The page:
With the delivery of its first Airbus A350 last month, Cathay Pacific embarked on a biofuel test program in anticipation of regular commercial use in the coming years. We talked with Cathay Pacific to see how using biofuels is different than traditional fuels and what the airline has planned for the rest of its A350 deliveries.
How is Biofuel Different?
Biofuels use living plants, as opposed to fossil crude oil, to produce substances that can be used for fuel production, such as oils and sugars. Even the plant itself or plant remains can be used as feedstock for fuel production. The environmental benefit of biofuels is that the plants sequester today’s CO2 which is then re-released back into the atmosphere, rather than adding additional CO2.
Airlines today use a combination of JETA or JETA1 fuels that meet internationally accepted specifications. All aviation biofuels must meet these same specifications once blended with fossil fuel. Biofuels meeting these standards are deemed ‘drop-in’, meaning they can be stored, handled, and used in exactly the same way as traditional fossil-derived jet fuel.
How is Cathay Pacific Using Biofuel?
All of Cathay’s Airbus A350-900 deliveries will use a 10% blend of biofuel supplied by Amyris in conjunction with TOTAL. The intent of these flights is for Cathay to become accustomed to using biofuels as they move closer to use in regular commercial flights. In 2014, Cathay invested in US biofuel producer Fulcrum Bioenergy, which uses ‘everyday household garbage’ to make fuel. Fuel from Fulcrum is expected to be delivered to Cathay by 2019. Fulcrum has also committed to supplying fuel to United Airlines, Alaska Airlines, and Sea-Tac Airport. Until 2019, Cathay’s A350 delivery flights will help build biofuel experience.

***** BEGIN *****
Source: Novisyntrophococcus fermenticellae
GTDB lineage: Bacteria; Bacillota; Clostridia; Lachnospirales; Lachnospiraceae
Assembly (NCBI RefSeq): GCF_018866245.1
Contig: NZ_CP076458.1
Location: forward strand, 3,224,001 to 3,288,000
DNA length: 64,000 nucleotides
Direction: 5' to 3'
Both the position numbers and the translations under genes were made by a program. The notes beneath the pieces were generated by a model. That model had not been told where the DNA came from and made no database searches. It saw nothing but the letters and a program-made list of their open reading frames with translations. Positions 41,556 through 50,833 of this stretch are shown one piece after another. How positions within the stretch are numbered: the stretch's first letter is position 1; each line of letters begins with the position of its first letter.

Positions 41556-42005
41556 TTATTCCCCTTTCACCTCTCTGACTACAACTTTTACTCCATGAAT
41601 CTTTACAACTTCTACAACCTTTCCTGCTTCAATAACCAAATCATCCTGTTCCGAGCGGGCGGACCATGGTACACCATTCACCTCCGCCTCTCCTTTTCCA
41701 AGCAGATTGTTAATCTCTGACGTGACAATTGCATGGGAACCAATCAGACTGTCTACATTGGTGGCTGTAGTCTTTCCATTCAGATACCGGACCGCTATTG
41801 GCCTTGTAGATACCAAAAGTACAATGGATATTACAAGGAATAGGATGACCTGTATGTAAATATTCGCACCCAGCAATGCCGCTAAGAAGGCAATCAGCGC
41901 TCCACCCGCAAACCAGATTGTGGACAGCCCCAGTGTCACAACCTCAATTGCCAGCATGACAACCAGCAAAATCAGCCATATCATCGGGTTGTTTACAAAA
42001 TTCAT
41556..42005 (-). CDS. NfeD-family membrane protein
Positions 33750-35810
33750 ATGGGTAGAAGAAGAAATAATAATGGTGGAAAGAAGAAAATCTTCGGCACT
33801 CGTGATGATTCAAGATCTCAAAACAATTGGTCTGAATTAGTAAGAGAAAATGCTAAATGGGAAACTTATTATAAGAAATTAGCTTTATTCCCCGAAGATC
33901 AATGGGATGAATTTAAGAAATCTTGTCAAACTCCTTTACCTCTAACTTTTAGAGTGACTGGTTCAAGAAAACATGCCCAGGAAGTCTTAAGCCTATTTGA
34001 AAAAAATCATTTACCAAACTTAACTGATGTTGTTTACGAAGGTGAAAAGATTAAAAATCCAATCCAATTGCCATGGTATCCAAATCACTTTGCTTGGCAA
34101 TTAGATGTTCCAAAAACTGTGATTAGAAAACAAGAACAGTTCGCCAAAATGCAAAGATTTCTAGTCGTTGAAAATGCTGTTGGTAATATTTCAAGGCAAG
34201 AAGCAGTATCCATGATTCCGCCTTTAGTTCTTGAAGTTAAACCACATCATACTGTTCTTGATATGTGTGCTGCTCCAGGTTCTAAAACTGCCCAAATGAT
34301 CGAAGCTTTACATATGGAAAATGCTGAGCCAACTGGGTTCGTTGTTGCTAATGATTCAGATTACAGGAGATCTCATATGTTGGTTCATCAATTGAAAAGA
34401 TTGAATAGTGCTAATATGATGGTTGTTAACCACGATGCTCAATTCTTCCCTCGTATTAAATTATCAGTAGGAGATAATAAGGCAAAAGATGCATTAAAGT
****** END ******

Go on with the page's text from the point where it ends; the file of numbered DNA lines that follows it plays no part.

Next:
Tracking Cathay Pacific Biofuel Flights
The airline will take delivery of 22 A350-900 aircraft, and an additional 26 -1000 series. A new aircraft is expected on average once per month, with some months seeing two deliveries. Cathay Pacific has designated their A350-900s with the registration format ‘B-LR[A, B, C, etc]’ making deliveries easy to track with a registration filter. In the registration filter field, enter ‘B-LR’. B-LRA, -LRB, and -LRC have already been delivered and B-LRD will be delivered soon. You can also combine callsign and aircraft type filters to see the flights. For callsign, enter ‘CPA’ and for aircraft type enter ‘A35’.
Taking delivery of an aircraft is a multi-step process. Once Airbus has flown the aircraft and tested the systems, it is then flown by Cathay Pacific crew. Assuming they are happy, further checks and inspections are carried out on the ground by Airbus and Cathay engineers until all parties are satisfied with the aircraft’s condition. Once the aircraft is paid for, certificates are issued, and the ‘keys’ are handed over to the new owner. For Airbus deliveries in Toulouse, aircraft are handed over at the Delivery Centre, which is effectively a miniature airport, complete with check-in, customs, and a lounge. While the departing flights may be unique, the boarding process is just like any other flight down to boarding passes and assigned seating.
B-LRA fueling photos by Kingsley Birkett, courtesy of Cathay Pacific.